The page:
Don’t worry about having to waste laundry money, though. For a flat rate of $13, students can play any number of the machines for as long as the store is open.
“You come in, and you play until your arms fall off, the cops raid the place, or aliens land and everyone runs for the hills,” co-owner Charlie Martin said.
Martin and his wife Cindy opened the museum Aug. 29, 2010, after being selected to participate in StoreFront Seattle, a neighborhood support program which gives three months of rent-free store space to local artists and creative businesses.
“Three months turned into nine months … so we just decided we should run a business,” Cindy Martin said.
The Martins originally turned to pinball after getting bored of watching television after work. They bought their first machine, a 1976 model called Aztec, to play in their garage. That one machine soon spawned an obsession.
“We bought one pinball machine and it broke,” Charlie Martin said. “Got another one to play with while we fixed the first one, and next thing you know we had seven or eight and we ran out of room in the house.”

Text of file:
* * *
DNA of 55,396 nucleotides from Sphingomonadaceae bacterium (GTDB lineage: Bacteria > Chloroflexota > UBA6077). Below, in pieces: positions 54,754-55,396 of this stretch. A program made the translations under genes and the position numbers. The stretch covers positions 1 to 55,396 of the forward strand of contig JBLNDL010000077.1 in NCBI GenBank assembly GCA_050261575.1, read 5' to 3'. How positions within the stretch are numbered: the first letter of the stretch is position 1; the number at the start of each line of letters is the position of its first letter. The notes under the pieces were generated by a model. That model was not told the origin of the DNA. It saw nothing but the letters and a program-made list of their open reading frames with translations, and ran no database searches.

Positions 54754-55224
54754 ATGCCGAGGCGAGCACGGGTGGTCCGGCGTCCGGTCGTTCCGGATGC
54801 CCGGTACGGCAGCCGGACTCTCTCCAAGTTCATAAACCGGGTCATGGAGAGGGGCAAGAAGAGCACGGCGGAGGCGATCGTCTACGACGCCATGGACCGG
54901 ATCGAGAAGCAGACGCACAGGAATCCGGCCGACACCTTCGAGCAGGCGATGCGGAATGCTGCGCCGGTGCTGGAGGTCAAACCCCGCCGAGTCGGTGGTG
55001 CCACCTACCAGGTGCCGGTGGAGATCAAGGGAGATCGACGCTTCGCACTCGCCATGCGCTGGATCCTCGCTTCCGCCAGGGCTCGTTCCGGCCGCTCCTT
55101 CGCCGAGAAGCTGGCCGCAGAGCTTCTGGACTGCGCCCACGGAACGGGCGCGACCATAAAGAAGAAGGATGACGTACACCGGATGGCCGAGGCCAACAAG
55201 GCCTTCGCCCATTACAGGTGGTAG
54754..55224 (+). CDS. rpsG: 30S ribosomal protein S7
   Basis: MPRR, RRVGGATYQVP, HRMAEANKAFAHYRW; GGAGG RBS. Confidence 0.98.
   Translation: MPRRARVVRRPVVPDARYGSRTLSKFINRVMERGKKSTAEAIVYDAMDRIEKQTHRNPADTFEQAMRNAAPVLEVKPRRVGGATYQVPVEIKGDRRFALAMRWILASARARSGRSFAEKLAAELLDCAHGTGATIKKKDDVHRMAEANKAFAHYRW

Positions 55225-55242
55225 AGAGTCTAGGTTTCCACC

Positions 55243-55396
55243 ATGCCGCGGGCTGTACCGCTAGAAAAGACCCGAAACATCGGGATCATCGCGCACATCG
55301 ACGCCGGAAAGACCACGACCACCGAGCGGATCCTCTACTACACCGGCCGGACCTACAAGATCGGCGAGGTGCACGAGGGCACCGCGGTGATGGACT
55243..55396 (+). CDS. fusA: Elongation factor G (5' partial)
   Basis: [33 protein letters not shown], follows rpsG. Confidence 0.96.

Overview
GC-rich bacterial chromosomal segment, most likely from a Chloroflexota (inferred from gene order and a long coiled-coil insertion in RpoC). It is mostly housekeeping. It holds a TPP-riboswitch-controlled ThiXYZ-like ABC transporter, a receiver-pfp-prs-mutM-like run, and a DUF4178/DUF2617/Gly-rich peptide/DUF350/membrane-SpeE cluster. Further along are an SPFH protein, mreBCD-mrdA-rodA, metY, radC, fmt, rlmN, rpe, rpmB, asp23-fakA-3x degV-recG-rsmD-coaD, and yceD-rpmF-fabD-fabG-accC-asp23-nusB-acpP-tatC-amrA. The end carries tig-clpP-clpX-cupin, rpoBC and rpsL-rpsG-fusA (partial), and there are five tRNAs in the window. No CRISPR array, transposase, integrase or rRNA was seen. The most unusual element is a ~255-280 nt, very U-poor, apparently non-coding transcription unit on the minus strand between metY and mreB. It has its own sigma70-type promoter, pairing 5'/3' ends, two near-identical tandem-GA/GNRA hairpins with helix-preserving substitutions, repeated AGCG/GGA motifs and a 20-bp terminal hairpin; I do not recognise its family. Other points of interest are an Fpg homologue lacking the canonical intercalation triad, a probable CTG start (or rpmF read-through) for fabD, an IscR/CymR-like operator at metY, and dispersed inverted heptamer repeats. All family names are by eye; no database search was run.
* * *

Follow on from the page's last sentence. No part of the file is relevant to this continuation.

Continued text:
The museum features rows of different pinball machines arranged in chronological order, including a 1963 Gottlieb “Swing Along” model, a dance-themed game (the first to incorporate spinning targets,) and a 2011 Tron machine, which bathes a player’s face in the movie’s signature blue and yellow neon lights.
The progression allows participants to appreciate the differences in technology and craftsmanship from year to year while also providing a glimpse into society at the time. Many of the machines feature themes from pop-culture such as Metallica, The Lord of the Rings, and The Simpsons.
Other machines tackle more serious issues. For example, S.A.M.I. (Surface to Air Missile Interceptor), one of the few non-pinball arcade games in the museum, was built during the Cold War. The premise of the game is to defend the country from an airstrike, reflecting America’s Cold War attitude.
The artwork on the machines is nice to look at, and the history behind each is easy to appreciate. But the true point of the pinball museum is to relax and have fun, which is where the Martins truly succeed. As an added bonus for those over 21 looking to reclaim their childhood, the museum also serves craft beer for $5 a bottle.
The Seattle Pinball Museum is open from 11 a.m. to 5 p.m. Sunday and Monday, 6 p.m. to 9 p.m. on Thursday, 2 p.m. to 10 p.m. on Friday, and 1 p.m. to 10 p.m. on Saturday. To get there, take the 71, 72, or 73 buss to the International District Station, then walk along South Weller Street to Maynard Avenue South.